"The Court appointed a trio of attorneys renowned for defending Internet piracy and renowned for their general disregard for intellectual property law," wrote attorney Evan Stone of Denton, Texas, saying that his opponents were delaying things so much that he had no choice but to dismiss the suit.

When file-sharing attorneys file lawsuits against anonymous defendants, they initially face no opposition—their targets are unknown, so no lawyers speak up for their interests until after the subpoenas have been filed and their names are revealed. The EFF and Public Citizen are out to change that, as they did in the Gute Onkel case. The two groups asked the judge to appoint them as attorneys ad litem to speak up for the 670 unknown defendants—and the court agreed.

A few weeks later, Stone asked the court to dismiss the case, and he had harsh words for the other attorneys.

The Court appointed attorneys ad litem for the Defense. Rather than choosing competent local counsel experienced in intellectual property law, the Court appointed a trio of attorneys renowned for defending Internet piracy and renowned for their general disregard for intellectual property law. Additionally, instead of instructing these attorneys to engage Plaintiff's counsel in a discovery conference which would allow the case to move forward, the Court ordered attorneys for the Defense to respond to Plaintiff's Motion, for which the Court has yet to make a ruling. The response of the Defense was largely beyond the scope of the Discovery Motion at issue, raising defenses as absurd as the notion that a Defendant's choice of what movie to illegally download from the Internet is "protected speech" under the First Amendment. Moreover, the Defense provided no alternatives for Plaintiff to cure the harm inflicted on it by Defendants. Now, four months after the initial filing of this case, with little chance of discovery in sight, Plaintiff feels it has lost any meaningful opportunity to pursue justice in this matter. As such, Plaintiff has notified all relevant Internet service providers that this case is being dismissed and hereby notifies the Court of the same.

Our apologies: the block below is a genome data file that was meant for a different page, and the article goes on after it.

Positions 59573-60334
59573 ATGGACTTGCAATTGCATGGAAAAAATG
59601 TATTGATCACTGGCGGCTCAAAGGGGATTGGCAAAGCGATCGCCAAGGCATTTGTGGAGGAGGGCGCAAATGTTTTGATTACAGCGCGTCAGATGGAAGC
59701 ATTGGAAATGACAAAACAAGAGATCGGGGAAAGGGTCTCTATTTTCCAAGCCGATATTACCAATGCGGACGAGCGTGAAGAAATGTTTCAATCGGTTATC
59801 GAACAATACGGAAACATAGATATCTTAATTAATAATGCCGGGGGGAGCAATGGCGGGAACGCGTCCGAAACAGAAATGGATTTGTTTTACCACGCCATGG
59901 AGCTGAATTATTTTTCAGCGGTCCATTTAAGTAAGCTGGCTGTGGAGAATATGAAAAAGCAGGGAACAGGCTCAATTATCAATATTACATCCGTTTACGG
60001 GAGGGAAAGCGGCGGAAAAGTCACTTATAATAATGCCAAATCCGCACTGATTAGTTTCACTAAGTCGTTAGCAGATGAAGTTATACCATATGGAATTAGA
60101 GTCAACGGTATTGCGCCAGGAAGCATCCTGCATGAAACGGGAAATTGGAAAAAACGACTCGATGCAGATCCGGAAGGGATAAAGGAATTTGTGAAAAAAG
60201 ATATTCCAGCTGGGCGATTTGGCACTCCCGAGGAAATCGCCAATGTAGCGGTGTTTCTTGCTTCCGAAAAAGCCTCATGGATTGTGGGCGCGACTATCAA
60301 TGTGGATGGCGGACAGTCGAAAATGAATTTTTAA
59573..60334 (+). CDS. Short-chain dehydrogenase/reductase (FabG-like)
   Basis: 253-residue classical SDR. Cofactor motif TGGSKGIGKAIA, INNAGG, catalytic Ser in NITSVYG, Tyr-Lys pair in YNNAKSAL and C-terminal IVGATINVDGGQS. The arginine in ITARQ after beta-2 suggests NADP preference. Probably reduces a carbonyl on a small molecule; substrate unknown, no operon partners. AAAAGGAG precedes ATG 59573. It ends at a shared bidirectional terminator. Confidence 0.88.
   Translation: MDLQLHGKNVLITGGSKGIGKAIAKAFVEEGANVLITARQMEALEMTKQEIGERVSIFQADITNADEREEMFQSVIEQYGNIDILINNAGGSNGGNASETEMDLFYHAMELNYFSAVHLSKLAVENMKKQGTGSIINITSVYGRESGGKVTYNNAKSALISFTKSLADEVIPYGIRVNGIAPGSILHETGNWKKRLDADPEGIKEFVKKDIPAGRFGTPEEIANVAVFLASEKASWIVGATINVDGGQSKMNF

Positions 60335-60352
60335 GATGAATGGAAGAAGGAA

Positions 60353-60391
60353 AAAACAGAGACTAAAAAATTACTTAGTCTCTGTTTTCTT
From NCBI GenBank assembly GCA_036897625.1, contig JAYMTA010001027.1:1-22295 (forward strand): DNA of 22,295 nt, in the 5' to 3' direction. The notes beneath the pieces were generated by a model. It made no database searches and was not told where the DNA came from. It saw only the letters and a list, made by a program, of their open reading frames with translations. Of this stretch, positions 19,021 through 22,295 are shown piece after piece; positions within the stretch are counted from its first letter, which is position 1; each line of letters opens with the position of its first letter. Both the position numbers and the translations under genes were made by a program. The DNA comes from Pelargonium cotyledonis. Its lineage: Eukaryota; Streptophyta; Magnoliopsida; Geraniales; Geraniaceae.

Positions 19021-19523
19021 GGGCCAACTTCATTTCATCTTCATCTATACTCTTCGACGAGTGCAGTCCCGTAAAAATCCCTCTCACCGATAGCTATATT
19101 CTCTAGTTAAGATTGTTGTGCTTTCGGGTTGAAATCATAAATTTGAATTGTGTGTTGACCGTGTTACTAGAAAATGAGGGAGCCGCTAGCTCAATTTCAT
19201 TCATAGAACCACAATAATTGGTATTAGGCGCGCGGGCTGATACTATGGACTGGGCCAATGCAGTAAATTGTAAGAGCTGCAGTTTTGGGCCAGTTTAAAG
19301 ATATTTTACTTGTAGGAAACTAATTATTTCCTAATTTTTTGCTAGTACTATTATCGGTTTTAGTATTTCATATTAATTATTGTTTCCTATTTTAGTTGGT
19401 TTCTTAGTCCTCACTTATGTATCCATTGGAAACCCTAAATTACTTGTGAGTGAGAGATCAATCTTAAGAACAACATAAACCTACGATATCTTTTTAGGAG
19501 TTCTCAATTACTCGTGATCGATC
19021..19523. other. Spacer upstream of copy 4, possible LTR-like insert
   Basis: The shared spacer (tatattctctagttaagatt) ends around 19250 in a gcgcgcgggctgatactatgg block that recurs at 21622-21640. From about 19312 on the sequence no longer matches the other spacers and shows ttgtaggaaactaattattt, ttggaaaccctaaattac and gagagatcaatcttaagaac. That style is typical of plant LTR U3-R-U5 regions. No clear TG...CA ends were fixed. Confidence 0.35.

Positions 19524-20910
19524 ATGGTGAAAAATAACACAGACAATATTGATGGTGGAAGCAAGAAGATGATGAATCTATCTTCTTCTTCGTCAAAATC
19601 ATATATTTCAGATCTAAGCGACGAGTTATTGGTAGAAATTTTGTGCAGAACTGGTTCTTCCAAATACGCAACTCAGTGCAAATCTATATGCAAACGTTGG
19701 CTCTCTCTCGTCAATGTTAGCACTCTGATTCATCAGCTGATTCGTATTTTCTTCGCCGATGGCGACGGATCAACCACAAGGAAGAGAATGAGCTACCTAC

The move pleased the EFF.

"Copyright owners have a right to protect their works, but they can't use shoddy and unfair tactics to do so," said EFF Intellectual Property Director Corynne McSherry. "When adult film companies launch these cases, there is the added pressure of embarrassment associated with pornography, which can convince those ensnared in the suits to quickly pay what's demanded of them, whether or not they have legitimate defenses. That's why it's so important to make sure the process is fair."

Stone has brought many such cases in Texas, all on behalf of pornographers. The goal is generally small settlements from those accused of sharing porn, not lengthy court cases. As Stone told the Dallas Observer last September, "Almost everybody that has replied to my letters has replied, 'Hey you caught me, I'm ready to comply. We've had several defendants settle or begin making payments."

But if Stone was hoping to grab quick subpoenas and blast out settlement letters, the EFF and Public Citizen look set to make that as difficult as possible for him.